For Easter this year, we decided to forego the ham and do a grill-roasted whole beef tenderloin. The best advice I can give you on buying a whole beef tenderloin is to get one at a wholesale club (e.g., Costco) and buy choice, not prime. I bought a choice untrimmed whole beef tenderloin from Costco for $11.99 a pound. By buying this way, you will save a lot of money.
A tenderloin bought from a butcher can easily cost you $25-$30 a pound. Prime will cost you even more. A prime tenderloin bought online can cost you upwards of $70 a pound. But, you don’t need to buy prime. Tenderloin is so lean to begin with that buying prime doesn’t yield much in the way of additional marbling to justify the cost. Cook’s Illustrated did a taste test, and a generic supermarket choice tenderloin beat out all the prime contenders.
Untrimmed tenderloin you buy at a wholesale club will need to be trimmed of fat and the silver skin. Although this reduces the weight and it is a pain to do yourself if you haven’t done it before, I think it is worth it, as it will save you money. There are plenty of videos online on how to remove the fat and silver skin. I would consult one of these before you try to do it yourself. Wholesale clubs sell tenderloins that have been trimmed for you, but they are usually at least twice the price.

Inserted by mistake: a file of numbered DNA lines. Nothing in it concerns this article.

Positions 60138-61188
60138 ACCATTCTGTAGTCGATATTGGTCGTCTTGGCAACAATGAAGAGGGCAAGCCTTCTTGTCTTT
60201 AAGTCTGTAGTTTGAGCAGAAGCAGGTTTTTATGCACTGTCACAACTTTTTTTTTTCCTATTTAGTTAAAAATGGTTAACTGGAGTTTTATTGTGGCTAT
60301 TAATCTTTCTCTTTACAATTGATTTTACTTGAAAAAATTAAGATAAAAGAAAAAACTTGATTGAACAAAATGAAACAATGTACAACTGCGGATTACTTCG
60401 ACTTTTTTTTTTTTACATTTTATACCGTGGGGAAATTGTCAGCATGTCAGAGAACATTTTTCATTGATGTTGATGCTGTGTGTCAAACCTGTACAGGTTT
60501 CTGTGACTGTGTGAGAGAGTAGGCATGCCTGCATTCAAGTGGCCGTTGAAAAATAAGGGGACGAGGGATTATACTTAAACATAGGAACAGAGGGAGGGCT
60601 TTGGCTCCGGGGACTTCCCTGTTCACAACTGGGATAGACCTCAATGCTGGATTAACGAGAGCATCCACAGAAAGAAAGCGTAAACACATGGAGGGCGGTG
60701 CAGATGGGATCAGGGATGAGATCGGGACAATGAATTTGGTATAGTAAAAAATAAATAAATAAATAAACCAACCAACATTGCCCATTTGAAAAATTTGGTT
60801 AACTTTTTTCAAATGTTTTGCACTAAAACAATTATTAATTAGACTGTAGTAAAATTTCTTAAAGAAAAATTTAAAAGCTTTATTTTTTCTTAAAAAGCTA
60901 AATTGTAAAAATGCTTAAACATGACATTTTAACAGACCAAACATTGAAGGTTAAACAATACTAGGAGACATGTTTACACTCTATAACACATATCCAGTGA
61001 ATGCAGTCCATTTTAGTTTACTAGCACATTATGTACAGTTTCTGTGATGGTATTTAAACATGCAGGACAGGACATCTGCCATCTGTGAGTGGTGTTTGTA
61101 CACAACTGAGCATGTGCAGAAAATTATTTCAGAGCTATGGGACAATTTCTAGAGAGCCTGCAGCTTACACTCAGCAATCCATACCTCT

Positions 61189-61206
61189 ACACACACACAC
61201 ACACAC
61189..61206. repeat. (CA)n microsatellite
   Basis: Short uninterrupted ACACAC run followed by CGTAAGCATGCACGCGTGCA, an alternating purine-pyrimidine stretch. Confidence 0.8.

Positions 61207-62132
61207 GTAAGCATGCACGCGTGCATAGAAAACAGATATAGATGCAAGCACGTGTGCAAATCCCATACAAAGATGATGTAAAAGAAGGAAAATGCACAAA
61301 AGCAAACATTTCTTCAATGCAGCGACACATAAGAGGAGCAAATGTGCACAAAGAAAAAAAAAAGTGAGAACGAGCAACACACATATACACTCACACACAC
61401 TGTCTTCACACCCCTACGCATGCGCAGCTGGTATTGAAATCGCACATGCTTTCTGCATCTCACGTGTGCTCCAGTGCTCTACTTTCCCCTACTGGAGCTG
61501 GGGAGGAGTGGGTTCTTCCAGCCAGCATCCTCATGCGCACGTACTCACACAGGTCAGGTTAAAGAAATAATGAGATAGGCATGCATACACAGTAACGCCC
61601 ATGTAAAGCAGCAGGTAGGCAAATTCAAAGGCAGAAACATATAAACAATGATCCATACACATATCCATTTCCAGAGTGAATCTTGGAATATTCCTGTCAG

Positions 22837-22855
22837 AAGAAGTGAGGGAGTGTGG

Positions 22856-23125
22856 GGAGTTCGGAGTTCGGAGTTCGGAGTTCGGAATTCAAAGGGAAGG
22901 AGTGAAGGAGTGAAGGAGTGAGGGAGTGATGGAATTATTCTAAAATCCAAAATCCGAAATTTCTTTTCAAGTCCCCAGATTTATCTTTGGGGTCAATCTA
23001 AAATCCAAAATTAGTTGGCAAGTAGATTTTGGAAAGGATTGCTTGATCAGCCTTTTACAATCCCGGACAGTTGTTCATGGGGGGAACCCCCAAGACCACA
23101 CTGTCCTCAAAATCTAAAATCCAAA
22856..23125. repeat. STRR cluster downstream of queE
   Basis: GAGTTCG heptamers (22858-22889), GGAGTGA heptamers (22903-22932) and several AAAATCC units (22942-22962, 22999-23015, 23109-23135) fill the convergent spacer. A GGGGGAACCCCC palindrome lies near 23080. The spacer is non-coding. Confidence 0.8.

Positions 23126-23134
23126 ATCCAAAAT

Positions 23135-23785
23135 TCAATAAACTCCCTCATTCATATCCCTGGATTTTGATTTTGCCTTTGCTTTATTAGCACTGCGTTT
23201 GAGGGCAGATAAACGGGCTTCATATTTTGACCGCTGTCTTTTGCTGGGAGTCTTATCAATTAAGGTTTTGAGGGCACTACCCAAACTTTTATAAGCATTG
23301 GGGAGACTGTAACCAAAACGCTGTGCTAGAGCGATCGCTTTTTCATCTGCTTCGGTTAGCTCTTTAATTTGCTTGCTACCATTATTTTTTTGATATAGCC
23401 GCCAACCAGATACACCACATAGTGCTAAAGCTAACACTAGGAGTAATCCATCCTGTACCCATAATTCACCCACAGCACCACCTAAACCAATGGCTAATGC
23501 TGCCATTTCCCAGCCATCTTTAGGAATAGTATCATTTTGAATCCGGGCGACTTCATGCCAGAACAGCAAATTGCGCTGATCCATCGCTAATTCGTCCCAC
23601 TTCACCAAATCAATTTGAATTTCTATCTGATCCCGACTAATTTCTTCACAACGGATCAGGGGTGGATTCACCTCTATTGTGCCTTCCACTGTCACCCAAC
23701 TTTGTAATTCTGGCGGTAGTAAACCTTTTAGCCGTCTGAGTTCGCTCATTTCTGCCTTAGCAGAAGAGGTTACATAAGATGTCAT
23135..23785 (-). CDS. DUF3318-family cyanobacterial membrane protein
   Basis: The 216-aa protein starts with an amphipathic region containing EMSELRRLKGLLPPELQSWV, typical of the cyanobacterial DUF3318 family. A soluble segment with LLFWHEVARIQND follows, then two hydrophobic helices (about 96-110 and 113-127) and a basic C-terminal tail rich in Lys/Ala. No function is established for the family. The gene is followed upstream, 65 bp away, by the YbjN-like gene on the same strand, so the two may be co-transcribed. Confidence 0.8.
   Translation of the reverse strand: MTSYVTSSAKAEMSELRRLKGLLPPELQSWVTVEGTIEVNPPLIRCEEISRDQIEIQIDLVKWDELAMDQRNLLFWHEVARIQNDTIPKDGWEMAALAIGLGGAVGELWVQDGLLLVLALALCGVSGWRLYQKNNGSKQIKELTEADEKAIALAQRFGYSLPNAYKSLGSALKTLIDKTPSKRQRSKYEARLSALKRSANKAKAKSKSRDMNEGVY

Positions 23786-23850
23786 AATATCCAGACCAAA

Ingredients and Equipment
Grill set up to cook indirectly. (Read this post before cooking the tenderloin. It will tell you how to set up the grill, achieve the temperature you want, and maintain that temperature for your entire cook. For this cook, you want the grill to be at 425 degrees, and if you want the tenderloin to have a smoky flavor, you will want to use hickory to smoke.)
Butcher’s Twine Do not use anything other than 100% cotton butcher’s or cooking twine.
1 beef tenderloin, trimmed of fat and silver skin
1 ½ tablespoons kosher salt
2 tablespoons olive oil
1 tablespoon ground black pepper
Take the tenderloin out of the fridge The tenderloin below has been trimmed (those are scraps I saved in the top right corner of the cutting board).
Tuck the tail end so that the tenderloin is a similar thickness throughout. This ensures that the beef will cook evenly. Rub the olive oil all over the tenderloin and sprinkle the salt and pepper evenly on both sides. Wrap the tenderloin in cling wrap and leave on the counter for 1 hour.
Cook the roast to an internal temperature of 125 degrees. Take it off the grill, loosely tent it, and let it rest for 30 minutes. This will allow the juices to redistribute throughout the tenderloin and will bring it up to about 145 degrees–medium rare. Do not cook meat on the grill up to the temperature you want as a final result. If there are people in your family who want their meat cooked more than medium rare, let the roast rest and take some slices and put them back on the grill to cook them.